On May 20, 2009, the German Federal Financial Supervisory Authority (Bundesanstalt für Finanzdienstleistungsaufsicht - the "BaFin") issued an update of its Issuers' Guidelines. Without constituting a legal commentary, it is designed to provide hands-on guidance for domestic and international issuers whose securities have been admitted to trading at a domestic exchange on the interpretation and execution of the various laws applicable to financial market participants, in particular under the German Securities Trading Act (Wertpapierhandelsgesetz, the "WpHG"), and to outline BaFin's administrative practice in monitoring the financial market. Almost four years after the release of the previous version, the newly issued Issuers' Guidelines cover some substantive changes and amendments in order to take into account changes in the European and German legal environment as a result of the European Transparency Directive (2004/109/EC), the European Market Abuse Directive (2003/6/EC), the European Insider Directive (1989/592/EC) and the German Risk Limitation Act.

The following aspects of the updated Issuers' Guidelines are considered to be of particular relevance:

  • revisions were made in the areas of ad hoc publicity, insider registers and director's dealings;
  • newly implemented were sections on significant proportions of voting rights, information for the exercise of securities rights, supervision of financial statements of companies and financial reporting;
  • no amendments were made for the administrative practice regarding reporting obligations under sec. 25 of the WpHG for the entitlement to reassignment of shares of the lender under a securities lending agreement and the repurchase obligation under a repurchase agreement.

This alert focuses on the amendments relevant for listed companies, i.e. ad hoc publicity, insider registers, director's dealing, supervision of financial statements of corporations and financial reporting. An alert on the amendments to the Issuers' Guidelines with respect to significant proportions of voting rights and information for the exercise of securities rights will follow shortly.

Ad hoc notifications

The WpHG imposes a statutory requirement on listed companies to notify the market of insider information. If companies fail to disclose the insider information or if they provide the information too late, false or incomplete, BaFin is entitled to intervene and to impose sanctions. The purpose of the ad hoc disclosure is to prevent other market participants are put at a disadvantage compared to company insiders and to equalize the information level and transparency in the market. Ad hoc publicity is also an important tool against the abuse of insider information.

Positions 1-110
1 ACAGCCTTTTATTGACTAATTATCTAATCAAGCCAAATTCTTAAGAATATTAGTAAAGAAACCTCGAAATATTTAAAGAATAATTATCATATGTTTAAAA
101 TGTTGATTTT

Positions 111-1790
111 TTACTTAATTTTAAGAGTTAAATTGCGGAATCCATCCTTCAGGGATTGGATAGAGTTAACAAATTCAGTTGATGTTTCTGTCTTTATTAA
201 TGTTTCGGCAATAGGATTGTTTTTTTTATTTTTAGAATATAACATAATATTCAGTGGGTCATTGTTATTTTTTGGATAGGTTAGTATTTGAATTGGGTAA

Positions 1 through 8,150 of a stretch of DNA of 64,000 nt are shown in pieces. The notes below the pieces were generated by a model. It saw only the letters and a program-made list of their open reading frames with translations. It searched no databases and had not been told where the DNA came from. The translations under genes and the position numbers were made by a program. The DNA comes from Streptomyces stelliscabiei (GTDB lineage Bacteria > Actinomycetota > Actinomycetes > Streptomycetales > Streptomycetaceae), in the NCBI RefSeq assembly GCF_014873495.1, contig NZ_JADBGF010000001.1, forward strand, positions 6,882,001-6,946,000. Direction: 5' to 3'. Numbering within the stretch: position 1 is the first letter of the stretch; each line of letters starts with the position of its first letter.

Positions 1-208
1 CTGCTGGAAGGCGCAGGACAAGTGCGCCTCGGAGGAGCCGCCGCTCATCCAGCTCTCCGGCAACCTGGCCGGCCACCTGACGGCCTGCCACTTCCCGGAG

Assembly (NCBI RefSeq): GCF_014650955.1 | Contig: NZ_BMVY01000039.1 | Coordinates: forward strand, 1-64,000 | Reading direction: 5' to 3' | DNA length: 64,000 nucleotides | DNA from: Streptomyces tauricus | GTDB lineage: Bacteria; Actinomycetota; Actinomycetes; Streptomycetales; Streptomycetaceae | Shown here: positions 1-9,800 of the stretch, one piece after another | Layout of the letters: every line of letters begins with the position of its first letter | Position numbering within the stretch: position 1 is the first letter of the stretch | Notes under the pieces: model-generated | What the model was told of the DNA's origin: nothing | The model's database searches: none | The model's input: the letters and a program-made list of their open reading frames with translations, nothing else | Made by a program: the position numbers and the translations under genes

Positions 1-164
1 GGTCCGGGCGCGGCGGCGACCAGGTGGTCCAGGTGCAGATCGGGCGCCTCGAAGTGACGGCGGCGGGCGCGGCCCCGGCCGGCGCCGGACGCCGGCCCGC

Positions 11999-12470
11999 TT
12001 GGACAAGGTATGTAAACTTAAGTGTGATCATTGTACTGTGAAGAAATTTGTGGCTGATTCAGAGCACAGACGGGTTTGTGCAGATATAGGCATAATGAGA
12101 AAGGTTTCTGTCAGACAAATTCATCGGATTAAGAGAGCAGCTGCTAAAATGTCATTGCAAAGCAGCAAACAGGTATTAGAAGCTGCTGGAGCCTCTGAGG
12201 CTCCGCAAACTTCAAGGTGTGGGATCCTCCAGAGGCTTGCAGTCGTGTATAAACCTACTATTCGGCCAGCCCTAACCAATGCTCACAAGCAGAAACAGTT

Information qualifies as insider information, and must be disclosed by the issuer immediately, i.e., ad hoc, (i) if it contains specific facts about the issuer (ii) it is not public knowledge, (iii) if such information has the potential to influence the market price of the securities, and (iv) if it relates directly to the issuer. However, the question whether a certain fact qualifies as insider information and whether, and when, it must be included in an ad hoc disclosure can only be determined on the basis of experience and comparison with other cases. Therefore, companies are well advised to adhere to the cases and explanations provided by BaFin in the Issuers' Guidelines.

In addition to the examples provided, BaFin clarifies in the new Issuers' Guidelines that:

  • circumstances which will highly likely occur in the future can qualify as insider information;
  • insider information must be specific with a potential influence on the trend of the market price;
  • information has a potential influence on the market price if a judicious investor would take this information into account when making an investment decision;
  • as a matter of principle, there is no direct relation to the issuer in the case of general market data, purchase and sales agreements as well as decisions of supervisory authorities;
  • exemptions and particularities must be considered in relation to financial instruments such as bonds, participating certificates and certified derivatives.

The latest amendments to the paragraph on ad hoc publicity relate to the exemption defined in sec. 15 (3) of the WpHG. An exemption requires that (i) non-disclosure is necessary to protect the legitimate interests of the issuer, (ii) there is no misleading of the public, and (iii) confidentiality of the information can be secured. The Issuers' Guidelines explain that legitimate interests exist, in particular, if ongoing negotiations may be affected or the approval of another corporate body of the company is outstanding. According to BaFin, making use of an exemption requires an express decision of the managing directors or a disclosure committee formed by the management board. The argumentum e contrario here is that if insider information has not been published immediately and representatives have not made a resolution on the exemption from the ad hoc disclosure, this will be an infringement of sec. 15 of the WpHG, even if there was a theoretical possibility of an exemption.